Book Review: Your Inner Fish by Neil Shubin

 

Chris Bonner

Reporter

Your Inner Fish by Neil Shubin is a lively and engaging overview of the development of our bodies, from 300 million years ago to today. Shubin traces the origin of all our complex and useful parts – our head, hands, teeth, eyes, nose and more – back to the simplest creatures, using evidence gathered from diverse fields.

The opening chapter begins in the Arctic, recounting the author’s fossil-hunting expedition in the extreme north of Canada. It’s hard not to share his elation as he unearths an important discovery – Tiktaalik, a transitional fossil between water- and land-dwelling animals; a strange flat-headed fish that resembles a cross between a crocodile and a catfish.

This pioneering creature was a progenitor for all large animals; it was the first animal with a neck, and the bones in its fins form the basis for appendages all across the animal kingdom, from human hands to bird wings and whale flippers.

The book employs lucid analogies and comparisons, along with clear illustrations, to show how the intricate structures in our own bodies share a family origin with other animals. A common pattern can be found in the bones of our hand and the limbs of animals as disparate as the seal, the penguin and the pterosaur. Clear arguments follow the evolutionof exquisitely adapted forms out of simpler organs in primitive organisms millions of year ago.

Shubin expertly uses evidence from DNA analysis and developmental biology to illustrate our anatomical origins in an easy-to-understand manner without being patronizing. He shows how modern techniques have granted new insights into our close relationship with the rest of the animal kingdom. One gene, for example, creatively named Sonichedgehog, controls limb development not only in our bodies, but in sharks, chickens, flies, and all other creatures with limbs.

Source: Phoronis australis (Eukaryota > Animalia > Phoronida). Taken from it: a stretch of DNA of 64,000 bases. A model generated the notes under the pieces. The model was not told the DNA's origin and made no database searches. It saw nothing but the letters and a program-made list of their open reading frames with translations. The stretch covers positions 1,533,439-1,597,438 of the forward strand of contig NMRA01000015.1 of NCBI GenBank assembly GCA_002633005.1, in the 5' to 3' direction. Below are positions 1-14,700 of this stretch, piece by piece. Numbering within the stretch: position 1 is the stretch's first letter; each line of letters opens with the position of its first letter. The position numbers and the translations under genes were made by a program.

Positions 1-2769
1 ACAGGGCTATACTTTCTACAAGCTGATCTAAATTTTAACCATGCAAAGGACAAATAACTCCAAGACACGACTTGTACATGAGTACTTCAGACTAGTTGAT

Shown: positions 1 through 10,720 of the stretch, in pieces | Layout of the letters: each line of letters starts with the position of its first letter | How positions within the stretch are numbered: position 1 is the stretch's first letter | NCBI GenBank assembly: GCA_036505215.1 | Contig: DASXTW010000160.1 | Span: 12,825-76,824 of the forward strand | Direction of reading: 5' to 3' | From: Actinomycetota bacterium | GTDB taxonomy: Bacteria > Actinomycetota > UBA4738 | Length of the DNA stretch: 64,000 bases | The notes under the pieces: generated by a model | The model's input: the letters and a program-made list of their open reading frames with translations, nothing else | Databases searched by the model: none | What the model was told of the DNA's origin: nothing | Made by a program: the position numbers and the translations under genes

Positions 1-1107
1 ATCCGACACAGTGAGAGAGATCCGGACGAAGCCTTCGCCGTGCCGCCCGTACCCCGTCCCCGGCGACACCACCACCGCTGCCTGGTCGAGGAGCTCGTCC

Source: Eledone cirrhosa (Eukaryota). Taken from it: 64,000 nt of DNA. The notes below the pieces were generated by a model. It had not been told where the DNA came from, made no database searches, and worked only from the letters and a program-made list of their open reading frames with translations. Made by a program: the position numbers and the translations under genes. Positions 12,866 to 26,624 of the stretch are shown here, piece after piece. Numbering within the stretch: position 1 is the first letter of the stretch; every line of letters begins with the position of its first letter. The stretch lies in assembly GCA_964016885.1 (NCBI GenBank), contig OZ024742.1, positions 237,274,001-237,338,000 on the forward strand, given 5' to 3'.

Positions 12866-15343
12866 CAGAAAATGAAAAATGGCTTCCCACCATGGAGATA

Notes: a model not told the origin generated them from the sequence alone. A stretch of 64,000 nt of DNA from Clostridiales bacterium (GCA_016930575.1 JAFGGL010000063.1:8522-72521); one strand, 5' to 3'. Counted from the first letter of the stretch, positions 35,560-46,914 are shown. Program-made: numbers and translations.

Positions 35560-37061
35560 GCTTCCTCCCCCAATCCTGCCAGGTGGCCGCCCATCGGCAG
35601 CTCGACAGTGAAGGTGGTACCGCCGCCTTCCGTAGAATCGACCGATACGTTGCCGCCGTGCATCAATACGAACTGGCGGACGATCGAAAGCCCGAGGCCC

Drawing on comparative anatomy, embryology, genetics, paleontology, and other fields, Your Inner Fish manages to show how the blueprints for building bodies as complex as ours or as simple as a flatworm’s depend upon the same basic building blocks, handed down to us from the most ancient and uncomplicated organisms. And he does it all with

a light grace and humor that makes the book accessible to every interested layman, no biology degree required.

I would recommend Your Inner Fish to anyone fascinated by the astonishing complexity and versatility of our bodies. You may be surprised to find out just how fishy we all really are.

I give Your Inner Fish: 4/5

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Book Review: Your Inner Fish by Neil Shubin

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